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Title: The piping tradition of South Uist
Author: Howard, D. J.
Awarding Body: University of Edinburgh
Current Institution: University of Edinburgh
Date of Award: 2001
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This is a history of piping in South Uist. Pipe music has formed part of the island's rich musical tradition for centuries, and although it remains just one piece of a much larger whole, South Uist has enjoyed a reputation in particular for its pipers. There are many reasons for this. Traditional Gaelic social culture is fundamentally musical, for instance, and folklorists from Alexander Carmichael to J.L. Campbell often portrayed South Uist as the Highlands' last storehouse of Gaelic tradition. South Uist remained largely untouched by the evangelical asceticism which swept away piping traditions elsewhere in the Hebrides following the Disruption. Clanranald's patronage of pipers survived longer into the nineteenth century than that of most other Highland families, South Uist being home to the bearers of the office. And the world of twentieth-century mainstream competition was enriched when the Piobaireachd Society brought literate instruction to the island's ear-learned pipes in 1909. For these and other reasons, to study the island's piping is to study its religious life, its community life, its history of emigration, its oral tradition of signing and storytelling and its place in the wider framework of Clanranald and Highland custom. The first half of the thesis addresses local piping within the context of these issues. Chapter 1 introduces the methods of research and the musical terms used throughout; Chapter 2 addresses the oral/aural tradition and looks at piping's place in local song, story and ceilidh; Chapter 3 goes back to the seventeenth century and contrasts catholic and Protestant influences on South Uist to explain how piping has been profoundly affected by religious considerations, both in Uist and throughout the Hebrides.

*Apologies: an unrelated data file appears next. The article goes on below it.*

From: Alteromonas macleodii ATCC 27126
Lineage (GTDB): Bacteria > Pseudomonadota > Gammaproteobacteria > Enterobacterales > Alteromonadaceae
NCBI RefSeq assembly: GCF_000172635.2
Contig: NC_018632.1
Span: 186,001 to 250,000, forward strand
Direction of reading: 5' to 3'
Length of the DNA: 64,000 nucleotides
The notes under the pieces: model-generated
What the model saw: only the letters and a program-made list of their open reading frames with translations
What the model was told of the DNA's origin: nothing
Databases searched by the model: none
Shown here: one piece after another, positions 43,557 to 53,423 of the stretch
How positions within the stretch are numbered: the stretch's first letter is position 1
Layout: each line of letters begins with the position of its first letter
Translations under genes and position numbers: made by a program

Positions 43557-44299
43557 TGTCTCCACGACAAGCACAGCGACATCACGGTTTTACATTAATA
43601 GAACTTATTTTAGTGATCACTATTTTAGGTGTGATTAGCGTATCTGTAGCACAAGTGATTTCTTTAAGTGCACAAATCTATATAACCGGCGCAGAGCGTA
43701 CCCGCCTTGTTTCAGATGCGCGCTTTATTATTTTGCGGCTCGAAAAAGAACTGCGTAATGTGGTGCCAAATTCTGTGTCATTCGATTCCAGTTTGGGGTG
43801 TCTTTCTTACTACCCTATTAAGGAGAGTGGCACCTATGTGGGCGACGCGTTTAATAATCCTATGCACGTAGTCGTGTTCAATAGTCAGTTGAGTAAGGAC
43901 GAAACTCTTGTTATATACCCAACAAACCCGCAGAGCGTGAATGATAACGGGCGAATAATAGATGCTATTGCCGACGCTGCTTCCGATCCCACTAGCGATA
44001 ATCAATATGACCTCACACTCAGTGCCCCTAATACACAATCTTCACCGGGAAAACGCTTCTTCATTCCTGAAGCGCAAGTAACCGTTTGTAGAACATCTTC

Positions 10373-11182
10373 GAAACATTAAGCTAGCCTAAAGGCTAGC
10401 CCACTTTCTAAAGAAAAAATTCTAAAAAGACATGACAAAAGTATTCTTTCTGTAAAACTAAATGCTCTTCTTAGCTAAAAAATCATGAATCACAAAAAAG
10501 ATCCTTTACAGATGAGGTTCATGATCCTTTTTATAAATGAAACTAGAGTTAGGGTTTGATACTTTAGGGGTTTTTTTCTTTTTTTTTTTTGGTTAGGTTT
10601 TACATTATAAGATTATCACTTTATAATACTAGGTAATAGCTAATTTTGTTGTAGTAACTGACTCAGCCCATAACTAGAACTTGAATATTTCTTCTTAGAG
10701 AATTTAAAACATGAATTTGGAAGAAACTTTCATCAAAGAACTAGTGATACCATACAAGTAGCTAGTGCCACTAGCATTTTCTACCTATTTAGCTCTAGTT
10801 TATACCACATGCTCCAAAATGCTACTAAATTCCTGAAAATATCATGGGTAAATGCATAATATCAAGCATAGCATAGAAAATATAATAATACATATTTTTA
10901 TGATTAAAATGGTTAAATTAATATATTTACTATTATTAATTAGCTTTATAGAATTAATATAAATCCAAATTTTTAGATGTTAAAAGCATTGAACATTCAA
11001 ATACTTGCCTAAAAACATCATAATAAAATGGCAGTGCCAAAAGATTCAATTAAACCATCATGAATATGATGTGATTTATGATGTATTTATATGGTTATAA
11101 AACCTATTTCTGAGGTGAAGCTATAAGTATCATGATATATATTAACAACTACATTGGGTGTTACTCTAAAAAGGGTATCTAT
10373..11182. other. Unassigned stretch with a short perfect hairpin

Supervisor: Not available Sponsor: Not available
Qualification Name: Thesis (Ph.D.) Qualification Level: Doctoral
EThOS ID:  DOI: Not available